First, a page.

North Dakota statehood called into questionGrand Forks resident: Constitutional flaw means it’s still a territory more than 120 years after becoming a state North Dakota earned its star on the American flag on Nov. 2, 1889, becoming the 39th or 40th state as it was admitted to the union along with South Dakota — or maybe not. At least, according to Grand Forks' John Rolczynski, whose 16-year effort to bring attention to the matter recently became an Internet splash.
North Dakota earned its star on the American flag on Nov. 2, 1889, becoming the 39th or 40th state as it was admitted to the union along with South Dakota — or maybe not.
Grand Forks resident John Rolczynski, 82, said he has discovered a flaw in North Dakota’s Constitution that he believes means the state is technically still a territory more than a century after its statehood was approved by Congress and authorized by the president.
He noticed the flaw on Jan. 31, 1995, and soon set out to notify judges, lawmakers and federal authorities, even sending a letter to President Bill Clinton, and said his concerns were largely ignored.
“It’s very hard to try and get something like this to the point where people will pay attention to it,” he said.
But after years of research and work, residents in the state — or territory, depending on who you ask — will vote next year on a constitutional amendment to clean up the wording that he said has cast a doubt on North Dakota’s status since the end of Dakota Territory.
Article XI, Section 4 of the state constitution details the oath each official in the “legislative assembly and judicial department” must take before they start the duties of their office. It’s a section that has gone unchanged since the document was originally drafted.
The problem, Rolczynski said, boils down to one missing word in that sentence — “executive” — which means the state constitution doesn’t specify that the governor and other high ranking officials must take the oath.
He believes that defies the U.S. Constitution. Article VI says senators, representatives and state legislators, as well as “all executive and judicial officers,” must be bound by oath to uphold the Constitution.
That flaw also could be at odds with Section 4 of the Enabling Act of Feb. 22, 1889, which said North Dakota and the three other territories then under consideration for statehood could not draft a state constitution that went against the national document.
It went unnoticed at the time by residents, local officials and national leaders, all of whom voted to grant statehood to North Dakota.
But Rolczynski noticed the missing word in 1995 and worked alone for nearly a decade before he found some help to deal with the 122-year-old mistake.
The historian didn’t give up, and in 2003 contacted Sen. Tim Mathern, D-Fargo.
“He reached out to so many people, but I guess people were kind of reluctant to respond to his requests,” Mathern said. “I believe that there are issues sometimes that don’t seem that important but are in fact important to some citizens, and this is one of those, so I responded to him.”
Mathern introduced a bill to put a constitutional amendment on the ballot, but it was defeated by the Legislature. After a few more tries, the bill was able to win the approval of lawmakers during this spring’s session and will next be decided by voters on the November 2012 ballot.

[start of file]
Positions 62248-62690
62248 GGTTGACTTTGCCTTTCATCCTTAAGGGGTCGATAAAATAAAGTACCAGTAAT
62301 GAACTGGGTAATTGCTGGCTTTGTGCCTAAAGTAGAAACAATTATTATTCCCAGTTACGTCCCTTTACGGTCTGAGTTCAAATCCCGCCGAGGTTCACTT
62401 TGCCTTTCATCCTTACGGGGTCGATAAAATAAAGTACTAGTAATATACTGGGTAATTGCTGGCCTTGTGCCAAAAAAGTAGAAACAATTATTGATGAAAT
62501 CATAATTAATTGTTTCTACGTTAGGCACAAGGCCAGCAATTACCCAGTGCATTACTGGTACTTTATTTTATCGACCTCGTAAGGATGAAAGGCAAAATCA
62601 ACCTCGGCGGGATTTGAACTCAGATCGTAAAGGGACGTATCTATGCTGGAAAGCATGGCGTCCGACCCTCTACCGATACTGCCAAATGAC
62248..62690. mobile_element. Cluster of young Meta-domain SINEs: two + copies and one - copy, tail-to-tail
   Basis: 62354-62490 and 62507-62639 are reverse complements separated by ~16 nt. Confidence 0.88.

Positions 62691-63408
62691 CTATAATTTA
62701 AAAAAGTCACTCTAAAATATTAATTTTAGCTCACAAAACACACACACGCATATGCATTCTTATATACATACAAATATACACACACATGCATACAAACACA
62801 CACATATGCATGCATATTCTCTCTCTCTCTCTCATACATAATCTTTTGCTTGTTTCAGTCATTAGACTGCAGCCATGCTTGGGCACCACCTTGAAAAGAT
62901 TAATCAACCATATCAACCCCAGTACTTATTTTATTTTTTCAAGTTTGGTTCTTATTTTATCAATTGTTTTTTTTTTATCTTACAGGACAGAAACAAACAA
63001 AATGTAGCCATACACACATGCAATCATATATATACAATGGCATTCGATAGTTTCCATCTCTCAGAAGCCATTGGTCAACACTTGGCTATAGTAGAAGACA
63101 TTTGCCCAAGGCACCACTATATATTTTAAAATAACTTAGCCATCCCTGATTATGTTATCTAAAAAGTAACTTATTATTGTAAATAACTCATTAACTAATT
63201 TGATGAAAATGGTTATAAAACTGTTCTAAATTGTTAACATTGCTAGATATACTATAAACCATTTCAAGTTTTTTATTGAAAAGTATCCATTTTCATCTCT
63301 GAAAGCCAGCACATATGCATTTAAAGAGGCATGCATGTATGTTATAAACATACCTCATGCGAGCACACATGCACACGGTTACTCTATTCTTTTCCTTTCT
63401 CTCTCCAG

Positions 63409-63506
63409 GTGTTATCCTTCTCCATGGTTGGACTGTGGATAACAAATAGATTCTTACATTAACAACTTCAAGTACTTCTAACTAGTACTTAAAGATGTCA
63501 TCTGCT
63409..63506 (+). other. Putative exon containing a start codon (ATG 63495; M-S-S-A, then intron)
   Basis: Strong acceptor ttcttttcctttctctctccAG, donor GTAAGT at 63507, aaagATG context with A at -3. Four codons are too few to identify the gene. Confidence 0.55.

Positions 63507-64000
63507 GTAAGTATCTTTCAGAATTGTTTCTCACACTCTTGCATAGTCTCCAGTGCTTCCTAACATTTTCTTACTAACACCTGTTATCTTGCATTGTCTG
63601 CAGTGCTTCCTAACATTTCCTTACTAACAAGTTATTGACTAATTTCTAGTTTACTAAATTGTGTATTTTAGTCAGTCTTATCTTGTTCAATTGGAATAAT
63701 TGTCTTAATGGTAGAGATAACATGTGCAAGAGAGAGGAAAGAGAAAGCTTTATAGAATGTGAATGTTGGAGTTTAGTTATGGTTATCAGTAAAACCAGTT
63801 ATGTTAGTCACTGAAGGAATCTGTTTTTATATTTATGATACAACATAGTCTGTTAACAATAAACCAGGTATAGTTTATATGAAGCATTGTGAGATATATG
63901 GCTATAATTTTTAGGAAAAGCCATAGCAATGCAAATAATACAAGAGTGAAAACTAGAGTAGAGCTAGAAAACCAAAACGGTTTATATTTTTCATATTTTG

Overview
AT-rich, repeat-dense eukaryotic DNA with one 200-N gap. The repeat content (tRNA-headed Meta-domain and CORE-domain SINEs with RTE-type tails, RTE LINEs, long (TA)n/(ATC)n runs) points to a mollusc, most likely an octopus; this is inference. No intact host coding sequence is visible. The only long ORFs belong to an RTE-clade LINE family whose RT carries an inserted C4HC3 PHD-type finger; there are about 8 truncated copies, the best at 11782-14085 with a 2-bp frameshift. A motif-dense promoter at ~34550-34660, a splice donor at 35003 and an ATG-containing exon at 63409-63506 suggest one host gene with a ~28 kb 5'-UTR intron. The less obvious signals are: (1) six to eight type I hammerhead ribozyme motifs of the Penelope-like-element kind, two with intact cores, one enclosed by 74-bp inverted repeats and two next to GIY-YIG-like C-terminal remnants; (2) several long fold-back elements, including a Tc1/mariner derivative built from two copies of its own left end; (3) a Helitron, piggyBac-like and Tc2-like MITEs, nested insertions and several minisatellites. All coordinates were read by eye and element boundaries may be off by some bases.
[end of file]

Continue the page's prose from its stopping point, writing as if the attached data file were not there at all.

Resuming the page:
He said the impact of one missing word from the state constitution is questionable, which could be one reason why Rolczynski’s work to address the issue fell on deaf ears in the past.
“I really didn’t believe that this was an issue that was going to place our status as a state or our decisions in jeopardy,” he said. “But John is passionate, John is convinced that this is a fatal flaw and I think sometimes as legislators it behooves us to give people a vehicle to express their citizenship.”
After a Fargo TV station reported on the constitutional issue Tuesday evening, the story of North Dakota’s questionable statehood status made a splash on the Web — appearing on blogs, Gawker and several major news websites, including MSNBC and NPR.
An interview with the Herald on Wednesday was briefly interrupted when Rolczynski received a call at his Grand Forks residence from none other than a curious BBC News reporter.
But Rolczynski, who credits his attention to detail with the skills he learned as a Russian linguist with the U.S. Air Force in the 1950s, isn’t taking a break after his successful push to raise awareness of the mistake.
He’s now taking aim at another section in the constitution that says the Red River forms the entire eastern border of the state. While that’s mostly true, the Bois de Sioux River actually makes up the border for a small portion of the southeastern corner of North Dakota.
Mathern said Rolczynski has discussed a “host” of constitutional issues that he’d like lawmakers to address, including the question of the state’s eastern boundary. But he gave the historian and “amateur constitutional lawyer” some advice when they first started working together in 2003.
“I said to John, ‘Let’s just take on one at a time,’” he said. “Let’s go to the most important one first.”
Johnson reports on local politics. Reach him at (701) 780-1105; (800) 477-6572, ext. 105; or send email to email@example.com. Follow him on Twitter: @JohnsonReports.